25. 25. <ul><li>* 1973: Has his first solo exhibition at New York’s Museum of Modern Art. </li></ul><ul><li>o The exhibition was titled Project 11: Chuck Close/Liliana Porter. </li></ul><ul><li>o It included one of his paintings titled Keith/Mezzotint. </li></ul><ul><li>* 1975: Created his first lithography (Keither/Four Times) with the help of Jack Lemon and David Keister at Landfall Press. </li></ul><ul><li>* 1977: Began creating the plate for Self-Portrait. </li></ul><ul><li>* 1978: Began the process of fingerprint drawings. </li></ul><ul><li>o Inked his finger and made impressions on a gridded surface. </li></ul><ul><li>* 1981: Starts working with Joe Wilfer, a printer and papermaker, at the Dieu Donne Papermill in New York. </li></ul><ul><li>* 1983: Begins fingerprinting in color. </li></ul><ul><li>o Creates his first colored fingerprint: John/Color Fingerprint. </li></ul><ul><li>* 1985: Creates eleven fingerprints with Deli Sacilotto in Tampa, Florida. </li></ul><ul><li>* 1986: Creates his first Japanese-style woodblock print in Kyoto with the help of a printer, Tadashi Toda, and a carver, Shunzo Matsuda. </li></ul><ul><li>* 1988: Works on Self-Portrait with Aldo Crommelynck, a well-renowned master printer. </li></ul><ul><li>* 1998: A spinal blood clot left him a quadriplegic, confining him to a wheelchair. </li></ul><ul><li>o However, he was able to keep painting by strapping a brush his arm and creating portraits in low-resolution grid squares, which appeared as one large image when viewed from far away. </li></ul><ul><li>* 1991: Received the Academy-Institute Award in Art from the American Academy and Institute of Arts and Letters, New York. </li></ul><ul><li>* 1992: Elected a member of the American Academy and Institute of Arts and Letters, New York. </li></ul><ul><li>* 1993: Works on a linoleum cut print at Tandem Press in Wisconsin with </li></ul>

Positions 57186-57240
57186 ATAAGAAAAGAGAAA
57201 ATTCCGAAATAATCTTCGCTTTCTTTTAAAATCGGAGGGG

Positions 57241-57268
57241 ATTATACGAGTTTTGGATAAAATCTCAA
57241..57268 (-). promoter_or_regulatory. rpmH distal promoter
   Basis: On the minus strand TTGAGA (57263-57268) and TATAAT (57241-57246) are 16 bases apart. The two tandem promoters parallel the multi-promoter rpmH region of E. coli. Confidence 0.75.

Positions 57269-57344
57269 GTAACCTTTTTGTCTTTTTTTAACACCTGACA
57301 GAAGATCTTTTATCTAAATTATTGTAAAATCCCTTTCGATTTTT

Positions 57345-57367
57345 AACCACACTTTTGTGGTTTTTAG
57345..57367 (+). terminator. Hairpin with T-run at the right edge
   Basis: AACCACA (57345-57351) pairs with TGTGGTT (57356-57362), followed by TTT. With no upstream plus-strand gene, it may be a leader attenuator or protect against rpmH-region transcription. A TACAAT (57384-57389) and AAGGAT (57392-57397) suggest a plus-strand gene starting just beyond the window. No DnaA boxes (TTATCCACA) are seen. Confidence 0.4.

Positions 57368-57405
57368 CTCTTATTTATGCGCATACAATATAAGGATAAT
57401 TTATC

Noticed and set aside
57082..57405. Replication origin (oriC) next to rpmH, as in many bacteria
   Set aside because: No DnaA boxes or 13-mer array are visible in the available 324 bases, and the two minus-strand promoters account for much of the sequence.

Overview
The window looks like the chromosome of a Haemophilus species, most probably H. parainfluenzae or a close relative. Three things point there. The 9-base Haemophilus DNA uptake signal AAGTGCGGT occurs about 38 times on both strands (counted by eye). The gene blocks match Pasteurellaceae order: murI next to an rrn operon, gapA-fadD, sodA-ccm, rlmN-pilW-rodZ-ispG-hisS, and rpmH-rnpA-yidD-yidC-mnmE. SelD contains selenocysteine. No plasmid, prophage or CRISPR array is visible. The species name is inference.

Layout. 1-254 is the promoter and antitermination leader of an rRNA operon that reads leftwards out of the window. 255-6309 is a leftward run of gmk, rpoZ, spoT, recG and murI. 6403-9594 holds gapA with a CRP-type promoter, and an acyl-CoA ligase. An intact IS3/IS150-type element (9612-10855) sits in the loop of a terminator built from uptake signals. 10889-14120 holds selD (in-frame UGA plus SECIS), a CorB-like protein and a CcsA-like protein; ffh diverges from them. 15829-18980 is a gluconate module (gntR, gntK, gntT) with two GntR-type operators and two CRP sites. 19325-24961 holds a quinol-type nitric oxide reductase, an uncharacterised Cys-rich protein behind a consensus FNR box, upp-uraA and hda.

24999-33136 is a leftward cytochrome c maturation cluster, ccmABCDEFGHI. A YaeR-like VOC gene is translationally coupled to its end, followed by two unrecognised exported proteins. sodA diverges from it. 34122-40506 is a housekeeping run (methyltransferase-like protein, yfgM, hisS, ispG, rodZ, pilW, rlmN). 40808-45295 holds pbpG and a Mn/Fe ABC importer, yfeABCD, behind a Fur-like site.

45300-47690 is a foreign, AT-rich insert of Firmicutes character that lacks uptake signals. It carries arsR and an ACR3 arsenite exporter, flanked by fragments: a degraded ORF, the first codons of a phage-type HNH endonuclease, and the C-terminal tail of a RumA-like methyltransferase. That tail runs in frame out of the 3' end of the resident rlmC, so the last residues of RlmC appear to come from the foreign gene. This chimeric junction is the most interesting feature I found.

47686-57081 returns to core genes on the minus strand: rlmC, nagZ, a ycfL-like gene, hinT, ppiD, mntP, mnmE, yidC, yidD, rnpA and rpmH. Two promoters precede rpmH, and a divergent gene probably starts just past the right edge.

26. 26. <ul><li>* 1998: A spinal blood clot left him a quadriplegic, confining him to a wheelchair. </li></ul><ul><li>o However, he was able to keep painting by strapping a brush his arm and creating portraits in low-resolution grid squares, which appeared as one large image when viewed from far away. </li></ul><ul><li>* 1991: Received the Academy-Institute Award in Art from the American Academy and Institute of Arts and Letters, New York. </li></ul><ul><li>* 1992: Elected a member of the American Academy and Institute of Arts and Letters, New York. </li></ul><ul><li>* 1993: Works on a linoleum cut print at Tandem Press in Wisconsin with Wilfer. </li></ul><ul><li>* 1994: Received Honorary Doctor of Fine Arts from Colby College. </li></ul><ul><li>* 1995: Received Honorary Doctor of Fine Art from University of Massachusetts. </li></ul><ul><li>* 1996: Received Honorary Doctor of Fine Art from Yale University. </li></ul><ul><li>* 1997: Received Honorary Doctorate from the Rhode Island School of Design, and the Alumnus Summa Launda Dignatus from the University of Washington. </li></ul><ul><li>* 1998: The Museum of Modern Art in New York mounted an exhibition of his portraits. </li></ul><ul><li>* 1999: Produces Self-Portrait I and Self-Portrait II. </li></ul><ul><li>* 2000: Created two soft-ground etchings (Lyle and Self-Portrait/Scribble/Etching Portfolio). </li></ul><ul><li>* 2000: awarded the National Medal of Arts. </li></ul><ul><li>* 2002: Completed Japanese woodblock print (Emma) after two years of work. </li></ul><ul><li>* August 12, 2010: Appeared on The Colbert Report. </li></ul><ul><li>* Currently lives, and continues to paint, in Bridgehampton, New York. </li></ul>